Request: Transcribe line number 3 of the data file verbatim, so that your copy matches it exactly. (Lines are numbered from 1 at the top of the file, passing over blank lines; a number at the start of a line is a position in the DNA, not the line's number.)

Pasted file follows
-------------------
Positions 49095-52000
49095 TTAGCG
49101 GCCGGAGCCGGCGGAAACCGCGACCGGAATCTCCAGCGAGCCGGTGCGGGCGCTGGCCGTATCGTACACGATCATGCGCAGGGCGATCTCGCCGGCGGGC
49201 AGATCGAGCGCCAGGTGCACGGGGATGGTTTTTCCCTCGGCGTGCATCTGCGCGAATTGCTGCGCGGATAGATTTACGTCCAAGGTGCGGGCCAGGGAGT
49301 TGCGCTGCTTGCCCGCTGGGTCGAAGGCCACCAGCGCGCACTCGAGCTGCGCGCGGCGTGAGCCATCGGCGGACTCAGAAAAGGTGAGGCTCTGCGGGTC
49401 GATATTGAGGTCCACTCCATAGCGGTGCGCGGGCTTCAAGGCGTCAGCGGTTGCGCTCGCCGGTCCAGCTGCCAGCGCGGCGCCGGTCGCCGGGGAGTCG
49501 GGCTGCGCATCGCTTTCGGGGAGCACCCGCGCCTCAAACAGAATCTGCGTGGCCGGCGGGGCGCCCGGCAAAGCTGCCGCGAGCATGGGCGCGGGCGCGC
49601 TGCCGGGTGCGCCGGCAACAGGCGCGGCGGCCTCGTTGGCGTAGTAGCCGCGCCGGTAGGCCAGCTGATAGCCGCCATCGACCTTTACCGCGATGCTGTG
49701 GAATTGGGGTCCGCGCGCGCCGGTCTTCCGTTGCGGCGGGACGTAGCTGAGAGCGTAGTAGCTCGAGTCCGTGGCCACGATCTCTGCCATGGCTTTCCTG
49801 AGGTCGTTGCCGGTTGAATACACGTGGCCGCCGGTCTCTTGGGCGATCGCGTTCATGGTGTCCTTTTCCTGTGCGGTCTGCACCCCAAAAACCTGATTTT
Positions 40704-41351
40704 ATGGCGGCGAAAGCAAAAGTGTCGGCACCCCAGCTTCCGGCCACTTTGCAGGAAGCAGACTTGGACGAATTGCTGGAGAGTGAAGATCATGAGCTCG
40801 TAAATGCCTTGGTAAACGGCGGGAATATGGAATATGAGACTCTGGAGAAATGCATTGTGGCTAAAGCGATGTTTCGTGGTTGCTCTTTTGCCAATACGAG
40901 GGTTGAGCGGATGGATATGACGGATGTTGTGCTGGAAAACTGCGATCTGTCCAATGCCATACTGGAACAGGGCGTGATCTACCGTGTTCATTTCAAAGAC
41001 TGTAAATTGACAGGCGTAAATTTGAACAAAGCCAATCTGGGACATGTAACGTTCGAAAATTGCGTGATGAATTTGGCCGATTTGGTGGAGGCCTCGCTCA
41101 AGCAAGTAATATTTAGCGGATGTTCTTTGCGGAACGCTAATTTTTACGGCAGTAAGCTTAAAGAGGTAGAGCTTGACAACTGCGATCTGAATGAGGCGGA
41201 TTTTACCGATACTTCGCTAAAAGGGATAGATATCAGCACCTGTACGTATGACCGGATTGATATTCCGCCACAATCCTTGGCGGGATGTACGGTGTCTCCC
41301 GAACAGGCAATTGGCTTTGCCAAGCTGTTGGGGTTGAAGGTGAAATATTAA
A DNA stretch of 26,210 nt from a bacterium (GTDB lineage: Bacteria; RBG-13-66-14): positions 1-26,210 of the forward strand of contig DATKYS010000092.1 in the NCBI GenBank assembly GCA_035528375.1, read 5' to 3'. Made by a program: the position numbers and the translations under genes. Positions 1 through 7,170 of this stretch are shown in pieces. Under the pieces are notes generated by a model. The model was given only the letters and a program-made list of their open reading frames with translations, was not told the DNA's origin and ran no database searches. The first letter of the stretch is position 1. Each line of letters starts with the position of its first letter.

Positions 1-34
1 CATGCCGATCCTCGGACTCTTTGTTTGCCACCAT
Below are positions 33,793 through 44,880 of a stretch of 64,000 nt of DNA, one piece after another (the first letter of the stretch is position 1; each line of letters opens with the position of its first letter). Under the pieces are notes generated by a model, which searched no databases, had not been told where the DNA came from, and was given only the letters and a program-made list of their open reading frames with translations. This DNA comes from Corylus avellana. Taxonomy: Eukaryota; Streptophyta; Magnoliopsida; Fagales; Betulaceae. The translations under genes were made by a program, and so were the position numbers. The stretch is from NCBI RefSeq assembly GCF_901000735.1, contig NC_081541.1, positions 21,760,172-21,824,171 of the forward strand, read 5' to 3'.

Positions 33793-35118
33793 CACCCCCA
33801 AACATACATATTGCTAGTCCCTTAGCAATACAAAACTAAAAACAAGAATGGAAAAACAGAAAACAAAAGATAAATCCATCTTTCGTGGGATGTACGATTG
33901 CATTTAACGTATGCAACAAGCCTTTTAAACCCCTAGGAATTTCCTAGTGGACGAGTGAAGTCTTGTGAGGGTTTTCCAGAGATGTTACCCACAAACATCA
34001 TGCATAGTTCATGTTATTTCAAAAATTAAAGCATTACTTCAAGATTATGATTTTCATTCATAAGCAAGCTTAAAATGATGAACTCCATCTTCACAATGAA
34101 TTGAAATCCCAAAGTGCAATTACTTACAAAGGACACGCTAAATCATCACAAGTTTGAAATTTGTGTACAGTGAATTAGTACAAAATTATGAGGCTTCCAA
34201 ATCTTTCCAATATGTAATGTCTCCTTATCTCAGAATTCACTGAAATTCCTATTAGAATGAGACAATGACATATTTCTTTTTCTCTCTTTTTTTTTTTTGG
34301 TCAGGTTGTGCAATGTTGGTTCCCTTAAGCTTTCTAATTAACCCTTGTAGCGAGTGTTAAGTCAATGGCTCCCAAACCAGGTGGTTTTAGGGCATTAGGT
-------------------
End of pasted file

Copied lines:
49101 GCCGGAGCCGGCGGAAACCGCGACCGGAATCTCCAGCGAGCCGGTGCGGGCGCTGGCCGTATCGTACACGATCATGCGCAGGGCGATCTCGCCGGCGGGC